By getting plenty, I was able to set the shelf spacing on this metal rack so that two fitted per shelf. That means that any container can be put into any location, and it makes for a neat and space-effective storage.

The metal racks were bought secondhand and repainted for the new workshop installation.

  • Tool Storage

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After many years of trying different approaches (including shadow boards, tool chests and so on), I’ve decided that this approach to storing tools best suits me. And what is it? Using open drawers salvaged from an old chest of drawers, divided into two, and filled with tools.

One space for screwdrivers, one for sockets and socket handles, one for files, one for pliers and vice-grips.

In many ways it is not the best way of storing these items (for example, files should not be stored so that they can knock teeth together) but it works really well for me. That’s primarily because tidying-up is so easy – you just chuck the tools in the open drawers.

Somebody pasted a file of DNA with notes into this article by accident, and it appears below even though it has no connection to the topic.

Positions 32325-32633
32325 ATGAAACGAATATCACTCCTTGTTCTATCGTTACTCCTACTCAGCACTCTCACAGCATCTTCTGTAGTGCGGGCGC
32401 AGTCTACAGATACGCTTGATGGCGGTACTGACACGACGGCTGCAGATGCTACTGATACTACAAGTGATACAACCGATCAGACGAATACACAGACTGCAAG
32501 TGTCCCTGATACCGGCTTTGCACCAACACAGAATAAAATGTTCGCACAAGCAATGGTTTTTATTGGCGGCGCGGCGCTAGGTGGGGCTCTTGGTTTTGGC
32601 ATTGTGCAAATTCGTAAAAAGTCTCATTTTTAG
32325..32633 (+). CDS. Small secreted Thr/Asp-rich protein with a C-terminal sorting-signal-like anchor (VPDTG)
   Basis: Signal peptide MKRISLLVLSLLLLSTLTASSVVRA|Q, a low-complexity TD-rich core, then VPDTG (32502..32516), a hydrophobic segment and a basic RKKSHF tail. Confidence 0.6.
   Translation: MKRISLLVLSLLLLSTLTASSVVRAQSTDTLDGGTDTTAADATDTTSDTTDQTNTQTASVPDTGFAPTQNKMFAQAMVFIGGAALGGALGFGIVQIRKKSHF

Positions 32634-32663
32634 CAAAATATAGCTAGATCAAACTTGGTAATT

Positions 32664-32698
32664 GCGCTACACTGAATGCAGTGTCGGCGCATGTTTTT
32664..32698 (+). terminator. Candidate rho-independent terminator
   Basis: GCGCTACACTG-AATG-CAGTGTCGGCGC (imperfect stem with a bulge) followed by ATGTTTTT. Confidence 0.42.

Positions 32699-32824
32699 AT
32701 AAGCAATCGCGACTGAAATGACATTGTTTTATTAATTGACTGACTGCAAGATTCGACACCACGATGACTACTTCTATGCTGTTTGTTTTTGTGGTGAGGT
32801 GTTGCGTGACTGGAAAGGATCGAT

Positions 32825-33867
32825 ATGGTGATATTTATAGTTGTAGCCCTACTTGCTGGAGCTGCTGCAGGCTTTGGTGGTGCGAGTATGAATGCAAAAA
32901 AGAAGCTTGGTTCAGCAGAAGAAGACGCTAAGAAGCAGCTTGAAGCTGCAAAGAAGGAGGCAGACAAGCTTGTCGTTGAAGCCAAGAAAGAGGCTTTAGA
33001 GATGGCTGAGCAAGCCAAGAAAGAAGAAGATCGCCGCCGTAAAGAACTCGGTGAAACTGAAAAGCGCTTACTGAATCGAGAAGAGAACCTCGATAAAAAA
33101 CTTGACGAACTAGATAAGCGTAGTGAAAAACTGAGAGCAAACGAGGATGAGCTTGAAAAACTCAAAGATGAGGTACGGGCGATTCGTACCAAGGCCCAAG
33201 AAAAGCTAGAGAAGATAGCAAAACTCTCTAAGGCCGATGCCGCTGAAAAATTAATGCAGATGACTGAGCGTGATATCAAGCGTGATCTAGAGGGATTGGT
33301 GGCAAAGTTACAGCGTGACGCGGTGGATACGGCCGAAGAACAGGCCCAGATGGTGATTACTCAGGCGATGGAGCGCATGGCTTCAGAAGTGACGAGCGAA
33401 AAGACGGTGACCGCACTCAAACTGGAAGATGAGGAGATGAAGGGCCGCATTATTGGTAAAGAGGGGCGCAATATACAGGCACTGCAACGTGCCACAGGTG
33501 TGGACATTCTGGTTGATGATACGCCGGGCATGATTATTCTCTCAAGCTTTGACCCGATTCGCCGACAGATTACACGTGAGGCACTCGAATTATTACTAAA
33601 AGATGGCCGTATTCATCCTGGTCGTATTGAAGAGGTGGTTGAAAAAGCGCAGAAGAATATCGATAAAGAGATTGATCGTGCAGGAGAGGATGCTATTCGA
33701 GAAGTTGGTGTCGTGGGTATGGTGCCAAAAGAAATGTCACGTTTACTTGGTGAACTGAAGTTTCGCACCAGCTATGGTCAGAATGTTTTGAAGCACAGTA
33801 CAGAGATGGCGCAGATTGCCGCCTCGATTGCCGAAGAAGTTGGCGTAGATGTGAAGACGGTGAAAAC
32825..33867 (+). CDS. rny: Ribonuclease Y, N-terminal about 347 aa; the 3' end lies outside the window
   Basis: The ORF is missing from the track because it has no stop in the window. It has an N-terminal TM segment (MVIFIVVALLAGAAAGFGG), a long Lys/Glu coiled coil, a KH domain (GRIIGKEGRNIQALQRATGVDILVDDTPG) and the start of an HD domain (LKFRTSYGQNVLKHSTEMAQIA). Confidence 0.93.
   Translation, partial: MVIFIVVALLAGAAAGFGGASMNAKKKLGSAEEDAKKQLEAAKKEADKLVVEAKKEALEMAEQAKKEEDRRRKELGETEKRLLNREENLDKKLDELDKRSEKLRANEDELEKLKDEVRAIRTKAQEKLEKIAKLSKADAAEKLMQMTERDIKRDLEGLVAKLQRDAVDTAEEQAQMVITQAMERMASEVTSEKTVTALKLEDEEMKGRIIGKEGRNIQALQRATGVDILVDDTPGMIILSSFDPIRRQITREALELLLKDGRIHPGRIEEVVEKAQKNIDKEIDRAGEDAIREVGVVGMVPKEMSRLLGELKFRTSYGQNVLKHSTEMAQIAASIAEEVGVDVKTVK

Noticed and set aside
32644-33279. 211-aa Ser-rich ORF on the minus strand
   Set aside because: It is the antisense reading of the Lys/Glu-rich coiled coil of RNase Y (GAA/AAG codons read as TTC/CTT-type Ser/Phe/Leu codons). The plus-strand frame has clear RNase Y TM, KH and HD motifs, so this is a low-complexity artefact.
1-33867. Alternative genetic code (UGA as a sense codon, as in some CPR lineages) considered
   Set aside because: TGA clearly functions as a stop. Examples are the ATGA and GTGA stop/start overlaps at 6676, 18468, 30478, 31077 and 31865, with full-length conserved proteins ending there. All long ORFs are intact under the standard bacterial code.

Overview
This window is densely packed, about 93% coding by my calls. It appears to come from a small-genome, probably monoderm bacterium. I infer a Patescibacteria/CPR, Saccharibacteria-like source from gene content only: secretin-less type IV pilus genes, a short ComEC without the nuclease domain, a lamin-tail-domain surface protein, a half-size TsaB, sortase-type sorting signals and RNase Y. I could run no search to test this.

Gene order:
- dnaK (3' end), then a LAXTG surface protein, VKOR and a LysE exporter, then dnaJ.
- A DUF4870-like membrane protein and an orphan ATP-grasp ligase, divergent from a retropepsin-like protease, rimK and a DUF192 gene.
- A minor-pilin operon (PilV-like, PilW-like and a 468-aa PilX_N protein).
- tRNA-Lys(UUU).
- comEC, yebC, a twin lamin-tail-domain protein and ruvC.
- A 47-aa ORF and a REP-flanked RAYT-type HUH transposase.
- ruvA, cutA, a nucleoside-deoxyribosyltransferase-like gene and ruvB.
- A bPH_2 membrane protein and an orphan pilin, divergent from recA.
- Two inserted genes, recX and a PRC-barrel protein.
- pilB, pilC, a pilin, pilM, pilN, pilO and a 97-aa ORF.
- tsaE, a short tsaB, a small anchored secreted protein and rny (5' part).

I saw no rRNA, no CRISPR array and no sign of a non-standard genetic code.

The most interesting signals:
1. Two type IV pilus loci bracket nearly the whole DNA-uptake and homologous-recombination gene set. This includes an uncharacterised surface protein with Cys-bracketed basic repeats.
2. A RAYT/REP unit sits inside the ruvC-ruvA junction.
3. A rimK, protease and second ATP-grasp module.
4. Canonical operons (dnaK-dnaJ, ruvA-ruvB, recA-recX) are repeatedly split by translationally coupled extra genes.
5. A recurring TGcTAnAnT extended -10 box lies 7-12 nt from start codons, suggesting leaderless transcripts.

• Prioritise Access

Work out what you need to use the most and locate those items close. Conversely, items that you will want rarely, place further away.

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In my workshop that approach translates to the storage area near the workbenches containing tools, fasteners, abrasive paper and insulation tape – these items I’d expect to use almost every time I am doing a task in the workshop. Conversely, the more distant shelves carry salvaged intercoolers, bearings, wire and cable, pneumatic fittings, solenoids, convoluted tube, etc.

The same idea also applies to vertical access – positioned highest on the ‘distant’ shelves are items I expect to need only very rarely, for example - washer bottles and pumps, fluorescent light fittings, lead sheet and wax.

Painting the Shelves

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Often after sourcing secondhand metal shelves you’ll need to paint them. Rust-proofing paint designed for steel can be very expensive but I use an alternative – paving paint. This paint forms a very hard ‘epoxy-like’ layer and appears to stick to anything. It’s still not cheap but it will cost perhaps half as much as a dedicated paint for steel. When applying it, make sure there’s plenty of ventilation.


Layout and storage are two key areas to optimise when setting-out a workshop. Poor storage can turn a large home workshop into a tiny one, while a bad layout can make working in the workshop awkward and potentially dangerous.

Next week: getting machinery into the workshop and setting it up

Interested in home workshop projects and techniques? You’re sure then to be interested in the Home Workshop Sourcebook, available now.